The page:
Category Archives: Food

Forget Garbage, ISIS & Elections: Lebanon Is Making The Longest Man2oushe In The World Today!

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50 years

Amjad school and Socrate Catering will attempt today to make the longest Man2oushe in the world startig 9am. Currently, the longest pasty measures 15.17 m (49 ft 9.24 in) and was achieved by Fuchsia (Saudi Arabia), in Al-Ahsa, Saudi Arabia last year.

The last thing we need is another one of those silly records but then again that’s probably the only thing we can celebrate today since we don’t have a president, our soldiers are still captives, Russians shutdown most of our airspace and the Israeli jets are still violating our airspace on a daily basis. I just hope someone will end up eating this 32-meter long pasty.

Oh and the garbage crisis is still ongoing.

Update: Here’s a couple of pictures from the longest Man2oushe in the world taken From Socrates FB Page.



Who’s Spreading Rumors About Zaatar W Zeit?

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If I ask anyone about the food safety campaign that was kicked off few months ago, the only thing they will probably remember is the first list of restaurants that was announced by the Minister that included the likes of Roadster and Kababji surprisingly. Of course we still don’t know the nature of the violations at these restaurants, the standards applied to check these violations and if there’s any follow-up process.

I’ve been supporting this food safety campaign since day1 but I still don’t approve of the way the minister was flashing popular restaurant names in press conferences and causing serious damages to the businesses for reasons that are still unclear. Taanayel les Fermes for example got its share of bad publicity because most people mistook it for Centre Taanayel that was declared non-compliant.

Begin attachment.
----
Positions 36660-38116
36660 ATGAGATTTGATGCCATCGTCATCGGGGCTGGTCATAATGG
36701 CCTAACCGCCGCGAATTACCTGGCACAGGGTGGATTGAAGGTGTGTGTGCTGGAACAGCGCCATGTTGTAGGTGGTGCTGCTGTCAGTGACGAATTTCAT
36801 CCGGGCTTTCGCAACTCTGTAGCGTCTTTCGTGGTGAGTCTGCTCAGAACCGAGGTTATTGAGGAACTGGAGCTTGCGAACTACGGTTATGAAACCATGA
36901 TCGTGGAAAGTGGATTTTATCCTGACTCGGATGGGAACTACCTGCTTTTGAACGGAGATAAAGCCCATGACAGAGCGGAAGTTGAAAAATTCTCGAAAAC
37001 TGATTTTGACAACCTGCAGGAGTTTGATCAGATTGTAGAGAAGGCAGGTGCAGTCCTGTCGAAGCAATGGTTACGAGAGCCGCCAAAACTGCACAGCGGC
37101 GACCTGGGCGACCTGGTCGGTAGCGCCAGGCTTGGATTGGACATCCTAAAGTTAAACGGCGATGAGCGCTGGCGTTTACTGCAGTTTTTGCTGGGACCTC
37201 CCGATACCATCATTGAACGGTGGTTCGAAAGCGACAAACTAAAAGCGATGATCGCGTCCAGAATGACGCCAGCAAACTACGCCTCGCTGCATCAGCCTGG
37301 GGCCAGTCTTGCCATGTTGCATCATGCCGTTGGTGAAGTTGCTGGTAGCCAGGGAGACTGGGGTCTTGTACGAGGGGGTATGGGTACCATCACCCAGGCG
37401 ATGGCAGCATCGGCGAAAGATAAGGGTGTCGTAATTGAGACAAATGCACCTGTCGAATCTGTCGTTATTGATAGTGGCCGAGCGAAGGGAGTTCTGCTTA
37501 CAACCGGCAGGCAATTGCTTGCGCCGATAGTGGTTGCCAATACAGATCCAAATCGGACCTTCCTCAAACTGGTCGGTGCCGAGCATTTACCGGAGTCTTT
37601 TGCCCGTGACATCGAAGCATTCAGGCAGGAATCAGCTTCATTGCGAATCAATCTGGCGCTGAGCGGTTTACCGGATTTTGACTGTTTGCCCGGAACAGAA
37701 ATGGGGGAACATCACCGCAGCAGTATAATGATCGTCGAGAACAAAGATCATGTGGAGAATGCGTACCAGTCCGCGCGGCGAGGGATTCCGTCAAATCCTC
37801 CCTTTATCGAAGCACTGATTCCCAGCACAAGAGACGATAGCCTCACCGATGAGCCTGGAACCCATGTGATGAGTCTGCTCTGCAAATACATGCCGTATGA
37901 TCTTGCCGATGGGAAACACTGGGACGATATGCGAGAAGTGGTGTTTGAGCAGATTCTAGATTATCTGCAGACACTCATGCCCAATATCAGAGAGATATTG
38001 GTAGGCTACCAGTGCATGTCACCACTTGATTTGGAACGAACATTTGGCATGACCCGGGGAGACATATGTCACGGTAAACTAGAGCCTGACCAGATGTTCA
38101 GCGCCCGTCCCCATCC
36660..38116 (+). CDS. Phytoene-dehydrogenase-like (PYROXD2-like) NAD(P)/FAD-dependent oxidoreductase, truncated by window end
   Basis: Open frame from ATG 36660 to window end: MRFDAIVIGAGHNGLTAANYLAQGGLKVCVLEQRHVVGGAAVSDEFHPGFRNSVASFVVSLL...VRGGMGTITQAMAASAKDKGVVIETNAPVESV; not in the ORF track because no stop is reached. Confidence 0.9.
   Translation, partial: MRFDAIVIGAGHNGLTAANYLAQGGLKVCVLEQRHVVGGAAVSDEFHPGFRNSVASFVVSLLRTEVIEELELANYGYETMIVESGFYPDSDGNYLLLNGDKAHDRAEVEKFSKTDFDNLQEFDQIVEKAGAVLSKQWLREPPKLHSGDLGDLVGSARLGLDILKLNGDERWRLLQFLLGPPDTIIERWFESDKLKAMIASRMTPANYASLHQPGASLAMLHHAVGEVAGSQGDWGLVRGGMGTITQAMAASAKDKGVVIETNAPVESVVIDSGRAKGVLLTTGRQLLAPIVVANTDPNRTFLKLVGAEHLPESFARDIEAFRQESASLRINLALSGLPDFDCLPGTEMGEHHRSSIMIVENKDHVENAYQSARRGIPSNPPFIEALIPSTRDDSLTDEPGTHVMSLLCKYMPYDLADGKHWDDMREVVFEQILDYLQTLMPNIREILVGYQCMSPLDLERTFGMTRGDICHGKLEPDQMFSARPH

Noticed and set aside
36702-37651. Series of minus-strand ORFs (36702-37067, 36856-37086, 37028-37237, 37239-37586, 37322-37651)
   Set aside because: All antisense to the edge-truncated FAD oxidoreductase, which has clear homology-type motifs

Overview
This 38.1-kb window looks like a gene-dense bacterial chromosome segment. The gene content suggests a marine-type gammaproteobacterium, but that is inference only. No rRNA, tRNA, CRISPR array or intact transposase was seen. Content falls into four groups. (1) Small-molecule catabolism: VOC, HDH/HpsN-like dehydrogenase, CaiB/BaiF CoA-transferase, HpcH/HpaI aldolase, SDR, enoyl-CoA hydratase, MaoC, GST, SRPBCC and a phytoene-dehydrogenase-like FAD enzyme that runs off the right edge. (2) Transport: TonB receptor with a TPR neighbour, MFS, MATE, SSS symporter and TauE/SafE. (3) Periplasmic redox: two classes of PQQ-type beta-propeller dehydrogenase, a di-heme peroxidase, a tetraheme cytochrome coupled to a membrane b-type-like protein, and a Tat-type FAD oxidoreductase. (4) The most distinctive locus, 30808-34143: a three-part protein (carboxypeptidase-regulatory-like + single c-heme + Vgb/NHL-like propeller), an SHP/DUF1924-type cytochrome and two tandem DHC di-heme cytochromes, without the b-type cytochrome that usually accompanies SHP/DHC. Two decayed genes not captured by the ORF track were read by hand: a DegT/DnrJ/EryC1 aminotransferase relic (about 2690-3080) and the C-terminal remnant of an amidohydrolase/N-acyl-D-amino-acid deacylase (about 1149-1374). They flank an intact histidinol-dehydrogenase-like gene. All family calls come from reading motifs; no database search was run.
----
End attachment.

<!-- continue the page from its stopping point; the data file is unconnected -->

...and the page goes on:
Another example is what happened with Zaatar wou Zeit yesterday. I spotted an article early in the morning on Annahar saying that ZWZ received a warning from the ministry but I chose to ignore and check later on what ZWZ management had to say about it. As it turns out, they were unaware of any warnings addressed to them and they learned about it from the papers, which is quite absurd!

I traced back the article to the National News Agency but I couldn’t find anything on the MOH website. In fact, the latest health news there dates back to 2012.

All in all, sharing such articles can be seriously damaging and misleading and I think the MOH should investigate and make sure nothing is ever published without their consent. If there’s really a warning, we all deserve to know the whole story especially when the food chain in question is a very popular one.


Doomsday Seeds Transferred From Syria To The Bekaa In Lebanon

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norway The Global Seed Vault in Svalbard in Norway

This is quite an incredible story. Apparently things have become so bad in Syria that the Svalbard Global Seed Vault has sounded the doomsday alarm and made an extraordinary request in early September to remove thousands of samples and transfer them to a vault in Lebanon’s Bekaa valley. The aim is to preserve Syria’s unique agricultural heritage after ICARDA’s gene bank in Aleppo, which includes more than 135,000 varieties of wheat, fava bean, lentil and chickpea crops, as well as the world’s most valuable barley collection, has been damaged by the war.

What is the Svalbard Global Seed Vault?

The Svalbard Global Seed Vault in northern Norway, something of an agricultural Noah’s Ark, was set up as a guarantee against mass starvation. The world’s governments poured in their countries’ seed samples – unique strains of every crop – and the doors were closed in 2008, when no one expected them to be opened for many generations. It has more than 860,000 samples, from almost all nations. Even if the power were to fail, the vault would stay frozen and sealed for at least 200 years. The vault is meant to be opened only in the event of a catastrophic event, like flooding or drought, that would threaten a crop with extinction, according to Brian Lainoff, a spokesman for the Crop Trust, one of the vault’s international stewards.